The western drought has forced everyone to know their rights. From San Diego to Seattle, talk shows, newspapers, and blogs overflow with debates over senior water rights versus junior water rights, who is abusing their rights to water by wasting it, and how much government is trampling on those rights. A year ago, water was … More Review: The Water Knife is bleak, but uncomfortably possible
Spoilers ahead… The key moment of Ex Machina arrives when eccentric tech CEO Nathan Bateman tells Caleb Smith, his employee, why the young programmer was selected to deliver a sophisticated Turing test on Ava, Nathan’s android invention. Nathan lists off the reasons, and one of them is Caleb’s “moral compass,” his understanding of right and … More Review: Ex Machina and the amoral machine
Cheaters never prosper. That’s what I was taught in kindergarten, and although the dissident science fiction writers known as the “Sad Puppies” and “Rabid Puppies” have only gamed the 2015 Hugo Awards ballot to their benefit, rather than defrauding it, the principle still applies. People who twist a system to their benefit only hurt themselves … More Here’s How to Beat the Sad Puppies: Let Them Win
The slow, rolling nature of the unfolding changes to the planet’s climate stump many storytellers, who fall back on the set-pieces–mega-storms, pandemics, floods–rather than focus on the subtler effects on the planet of rising CO2 levels. The long timescales are another problem; some transformations might be noticed in a human lifetime, others may take millennia … More Review: Clade shows love and hope are timeless in a changing climate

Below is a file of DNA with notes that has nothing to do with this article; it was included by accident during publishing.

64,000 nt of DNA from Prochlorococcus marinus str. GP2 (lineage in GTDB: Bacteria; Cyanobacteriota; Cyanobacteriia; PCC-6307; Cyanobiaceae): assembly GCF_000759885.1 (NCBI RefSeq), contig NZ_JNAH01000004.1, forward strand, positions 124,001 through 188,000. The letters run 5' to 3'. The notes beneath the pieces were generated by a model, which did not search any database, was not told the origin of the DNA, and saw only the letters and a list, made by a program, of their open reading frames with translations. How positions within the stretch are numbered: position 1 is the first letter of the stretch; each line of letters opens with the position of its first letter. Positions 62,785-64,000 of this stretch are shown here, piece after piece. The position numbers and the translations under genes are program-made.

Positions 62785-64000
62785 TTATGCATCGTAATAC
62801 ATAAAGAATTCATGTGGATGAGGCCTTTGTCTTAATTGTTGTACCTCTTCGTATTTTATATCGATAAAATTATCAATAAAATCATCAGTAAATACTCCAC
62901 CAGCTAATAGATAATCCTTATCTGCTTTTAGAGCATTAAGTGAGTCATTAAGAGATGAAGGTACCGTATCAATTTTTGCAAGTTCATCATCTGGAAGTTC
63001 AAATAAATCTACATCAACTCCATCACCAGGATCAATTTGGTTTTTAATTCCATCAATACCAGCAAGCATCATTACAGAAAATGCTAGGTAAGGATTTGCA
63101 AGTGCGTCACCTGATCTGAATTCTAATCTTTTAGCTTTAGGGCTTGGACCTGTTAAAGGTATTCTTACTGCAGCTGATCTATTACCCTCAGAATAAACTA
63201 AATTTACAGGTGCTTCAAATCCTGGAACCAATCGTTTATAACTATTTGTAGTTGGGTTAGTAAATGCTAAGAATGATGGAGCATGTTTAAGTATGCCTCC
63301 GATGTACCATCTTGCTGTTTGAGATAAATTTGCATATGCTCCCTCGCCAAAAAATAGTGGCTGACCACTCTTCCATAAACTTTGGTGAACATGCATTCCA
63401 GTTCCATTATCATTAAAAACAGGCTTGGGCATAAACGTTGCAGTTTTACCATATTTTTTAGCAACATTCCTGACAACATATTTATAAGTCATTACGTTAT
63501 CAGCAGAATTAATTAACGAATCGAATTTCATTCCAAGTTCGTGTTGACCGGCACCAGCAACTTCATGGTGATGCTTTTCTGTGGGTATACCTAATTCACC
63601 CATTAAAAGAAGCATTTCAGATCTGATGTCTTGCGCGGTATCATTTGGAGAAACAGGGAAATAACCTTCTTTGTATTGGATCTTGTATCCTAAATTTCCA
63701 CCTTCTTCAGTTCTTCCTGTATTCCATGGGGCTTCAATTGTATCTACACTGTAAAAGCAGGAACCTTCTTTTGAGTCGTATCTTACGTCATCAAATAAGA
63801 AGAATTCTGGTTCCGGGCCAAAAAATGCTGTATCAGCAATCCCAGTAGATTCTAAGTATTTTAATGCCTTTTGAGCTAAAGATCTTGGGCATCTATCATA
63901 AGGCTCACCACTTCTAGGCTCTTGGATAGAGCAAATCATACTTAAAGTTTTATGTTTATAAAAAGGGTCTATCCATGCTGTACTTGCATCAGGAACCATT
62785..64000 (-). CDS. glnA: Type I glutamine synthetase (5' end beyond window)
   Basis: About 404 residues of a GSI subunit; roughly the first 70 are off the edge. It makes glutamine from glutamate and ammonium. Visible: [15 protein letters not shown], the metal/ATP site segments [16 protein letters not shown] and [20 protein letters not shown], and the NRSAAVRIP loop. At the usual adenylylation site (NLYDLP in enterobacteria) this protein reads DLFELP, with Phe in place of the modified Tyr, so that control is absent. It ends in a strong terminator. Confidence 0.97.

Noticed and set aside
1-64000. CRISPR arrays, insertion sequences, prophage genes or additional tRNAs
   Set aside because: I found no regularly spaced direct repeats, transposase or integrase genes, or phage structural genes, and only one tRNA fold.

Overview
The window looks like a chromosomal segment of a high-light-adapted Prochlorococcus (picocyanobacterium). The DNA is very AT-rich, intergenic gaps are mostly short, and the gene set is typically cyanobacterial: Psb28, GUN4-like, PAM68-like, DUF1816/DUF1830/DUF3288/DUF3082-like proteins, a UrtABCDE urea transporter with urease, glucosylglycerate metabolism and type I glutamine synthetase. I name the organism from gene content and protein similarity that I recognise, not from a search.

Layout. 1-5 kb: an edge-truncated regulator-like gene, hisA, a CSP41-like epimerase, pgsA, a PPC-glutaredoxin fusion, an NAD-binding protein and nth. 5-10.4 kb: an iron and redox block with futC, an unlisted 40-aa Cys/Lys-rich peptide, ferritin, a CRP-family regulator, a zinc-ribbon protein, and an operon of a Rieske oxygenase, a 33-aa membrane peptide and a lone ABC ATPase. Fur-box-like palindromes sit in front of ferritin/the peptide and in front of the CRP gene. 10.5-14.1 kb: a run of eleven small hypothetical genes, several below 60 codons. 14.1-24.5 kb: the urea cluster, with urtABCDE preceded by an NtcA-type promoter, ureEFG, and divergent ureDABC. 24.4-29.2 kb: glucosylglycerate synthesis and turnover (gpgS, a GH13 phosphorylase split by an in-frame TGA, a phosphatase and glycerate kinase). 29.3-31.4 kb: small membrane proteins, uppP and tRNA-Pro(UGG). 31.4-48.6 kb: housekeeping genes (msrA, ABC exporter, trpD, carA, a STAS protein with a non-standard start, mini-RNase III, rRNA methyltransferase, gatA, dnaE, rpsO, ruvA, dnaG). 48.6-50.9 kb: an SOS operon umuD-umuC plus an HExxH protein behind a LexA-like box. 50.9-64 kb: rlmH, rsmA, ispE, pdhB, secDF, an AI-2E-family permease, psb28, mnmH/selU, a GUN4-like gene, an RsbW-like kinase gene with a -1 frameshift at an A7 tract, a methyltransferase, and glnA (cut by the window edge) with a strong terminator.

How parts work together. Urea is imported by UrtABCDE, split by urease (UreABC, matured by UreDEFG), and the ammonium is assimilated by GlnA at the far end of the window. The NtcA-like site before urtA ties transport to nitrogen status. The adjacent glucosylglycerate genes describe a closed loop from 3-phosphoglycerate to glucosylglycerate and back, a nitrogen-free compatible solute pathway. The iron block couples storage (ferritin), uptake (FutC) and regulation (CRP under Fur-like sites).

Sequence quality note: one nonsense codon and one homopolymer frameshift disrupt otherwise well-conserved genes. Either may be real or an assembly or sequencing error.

I’m reading a new mystery novel and there’s a problem. I can’t help but think the author is holding back, like a sprinter on the starting block, but not quite ready to run all out. The novel’s characters are too nice to each other, preferring to forgive than hold a grudge, pulling back from saying … More Why science fiction writers should reveal their inmost selves
Interstellar is a glorious tangle, an ambitious film that accomplishes much, but fails to grab the audience by the throat. Director Christopher Nolan delivers a sci-fi epic true to the Hollywood form, spanning galaxies and taking the viewer to places impossible to visit in real life. It expands on a classic American (indeed, human) theme–striking … More Review: How “Interstellar” resembles “How the West Was Won”
The movie Interstellar opens on November 7 and climate change drives the story. Stills and leaked reports about its plot point to an agriculture irreparably damaged by global warming, forcing the protagonist to leave Earth in search of greener pastures. Commentators are lumping Interstellar into the current crop of post-apocalyptic thrillers, which include Hunger Games … More Is fiction about climate change for real?
It’s too bad more science fiction writers don’t address changes to Earth’s environment. Most are interested in the environment of other planets, while our home world’s atmosphere and biosphere grow more alien every day. Thank God for writers such as Margaret Atwood, with her Maddaddam Trilogy, Emmi Itäranta, author of The Memory of Water, and … More The Windup Girl read as eco-fiction